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Kingmaker: Intermission #1, Session 5

December 2, 2015

Situation: Handled

cat-i-got-thisThe players had entered the Lonely Barrow in the Kamelands, intent on leaving with its treasures. But the tomb’s korred guardian had other plans, and sealed them inside the hill – they were buried alive! Or… were they? As it happens, being trapped under a hill is no sweat for a bunch of 7th level spellcasters. Remesio the cleric looked at his spell list and said, “No worries, I’ve got this… in the morning, anyway.” So the adventurers got comfortable and bedded down for the night in the now-quiet crypt.

In the morning, Remesio said his usual prayers to Cayden Cailean over his usual breakfast of liquid spirits, and then announced that he was ready. He placed one hand on his holy symbol and the other on the rocky wall that barred their exit, and chanted a prayer of stone shape. The hill began to rumble and shake, and then the barrier melted away, revealing the morning sky!

Or it did, until the little Hairy Man of the Hills jumped down into the gap, brandishing his stone hammer. “Not so fast!” he commanded. “You can leave this tomb if you wish, but you cannot take the spear with you!” The spear had been the property of an undead barbarian warrior until very recently, and was rumored to be anathema to faerie-kind.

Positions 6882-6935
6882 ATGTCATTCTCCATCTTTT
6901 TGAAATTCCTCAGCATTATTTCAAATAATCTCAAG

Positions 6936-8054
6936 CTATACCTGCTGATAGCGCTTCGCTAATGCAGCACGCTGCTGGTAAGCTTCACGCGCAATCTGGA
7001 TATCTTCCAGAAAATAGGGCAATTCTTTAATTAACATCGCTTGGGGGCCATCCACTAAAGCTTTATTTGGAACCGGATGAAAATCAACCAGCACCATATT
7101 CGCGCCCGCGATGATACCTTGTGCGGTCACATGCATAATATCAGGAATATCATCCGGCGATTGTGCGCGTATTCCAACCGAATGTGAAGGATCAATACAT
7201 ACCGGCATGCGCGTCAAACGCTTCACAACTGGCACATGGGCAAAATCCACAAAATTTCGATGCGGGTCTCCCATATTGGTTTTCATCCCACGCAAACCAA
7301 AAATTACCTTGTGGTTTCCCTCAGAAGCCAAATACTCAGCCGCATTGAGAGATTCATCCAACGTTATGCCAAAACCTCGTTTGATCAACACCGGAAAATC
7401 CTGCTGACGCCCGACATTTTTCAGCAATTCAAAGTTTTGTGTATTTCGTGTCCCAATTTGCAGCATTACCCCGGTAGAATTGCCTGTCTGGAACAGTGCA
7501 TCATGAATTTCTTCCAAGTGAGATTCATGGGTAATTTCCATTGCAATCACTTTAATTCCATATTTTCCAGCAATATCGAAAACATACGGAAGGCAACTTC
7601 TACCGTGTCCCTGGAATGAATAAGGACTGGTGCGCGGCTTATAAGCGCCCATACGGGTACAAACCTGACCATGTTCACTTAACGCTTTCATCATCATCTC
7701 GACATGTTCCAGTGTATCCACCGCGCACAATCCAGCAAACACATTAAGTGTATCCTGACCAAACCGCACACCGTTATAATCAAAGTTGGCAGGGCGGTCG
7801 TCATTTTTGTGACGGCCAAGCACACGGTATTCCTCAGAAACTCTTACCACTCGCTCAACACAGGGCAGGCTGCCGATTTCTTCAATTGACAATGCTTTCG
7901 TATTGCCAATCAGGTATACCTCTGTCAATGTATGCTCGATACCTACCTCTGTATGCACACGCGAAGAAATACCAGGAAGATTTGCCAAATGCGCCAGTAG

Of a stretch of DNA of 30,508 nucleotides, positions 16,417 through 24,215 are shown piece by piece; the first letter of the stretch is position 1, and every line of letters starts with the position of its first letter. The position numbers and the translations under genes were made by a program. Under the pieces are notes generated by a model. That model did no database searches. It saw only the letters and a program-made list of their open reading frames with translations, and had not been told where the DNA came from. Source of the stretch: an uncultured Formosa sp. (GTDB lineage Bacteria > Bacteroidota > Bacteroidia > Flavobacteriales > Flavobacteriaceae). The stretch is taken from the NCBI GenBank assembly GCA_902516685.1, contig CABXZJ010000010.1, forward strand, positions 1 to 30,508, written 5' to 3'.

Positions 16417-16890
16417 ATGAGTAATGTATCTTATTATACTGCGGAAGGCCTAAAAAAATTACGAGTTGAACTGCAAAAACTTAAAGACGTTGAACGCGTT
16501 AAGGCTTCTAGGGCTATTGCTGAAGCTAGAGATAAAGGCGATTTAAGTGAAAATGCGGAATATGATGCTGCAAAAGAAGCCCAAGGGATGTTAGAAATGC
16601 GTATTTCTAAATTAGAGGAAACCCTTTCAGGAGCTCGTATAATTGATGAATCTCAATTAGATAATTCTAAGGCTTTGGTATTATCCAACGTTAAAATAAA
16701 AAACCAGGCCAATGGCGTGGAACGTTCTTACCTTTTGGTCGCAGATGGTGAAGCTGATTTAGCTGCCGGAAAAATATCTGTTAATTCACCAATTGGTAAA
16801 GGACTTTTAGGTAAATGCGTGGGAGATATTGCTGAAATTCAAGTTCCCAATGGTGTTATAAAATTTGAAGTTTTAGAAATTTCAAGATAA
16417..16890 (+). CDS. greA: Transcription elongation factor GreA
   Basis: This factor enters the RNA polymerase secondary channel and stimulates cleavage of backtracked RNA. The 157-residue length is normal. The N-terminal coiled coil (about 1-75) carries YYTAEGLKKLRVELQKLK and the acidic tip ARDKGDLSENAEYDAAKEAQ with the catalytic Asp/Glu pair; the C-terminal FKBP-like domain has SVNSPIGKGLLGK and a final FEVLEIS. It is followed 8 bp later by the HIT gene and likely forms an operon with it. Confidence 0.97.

After a brief conference, Remesio assured the others that he had this situation covered as well, and that they should all leave. He would stay there, he claimed! The korred eyed the priest with suspicion. Why would he want to stay in the tomb? Remesio wouldn’t say, so the short fellow declared that he, too, would remain in the barrow. The others clambered out, and the Hairy Man sang his song and re-sealed himself and Remesio inside the hill.

Remesio’s plan was to use dimension door (from his Travel domain) to grab the spear and escape, but he hadn’t planned on the korred staying by his side. The Hairy Man made sure to keep himself between the human and the spear, now laying on the floor of the crypt, and also kept a wary eye on the sneaky human. For his part, Remesio tried to talk to the guardian about what would happen if the spear was taken on his watch; would his mistress do something terrible to him?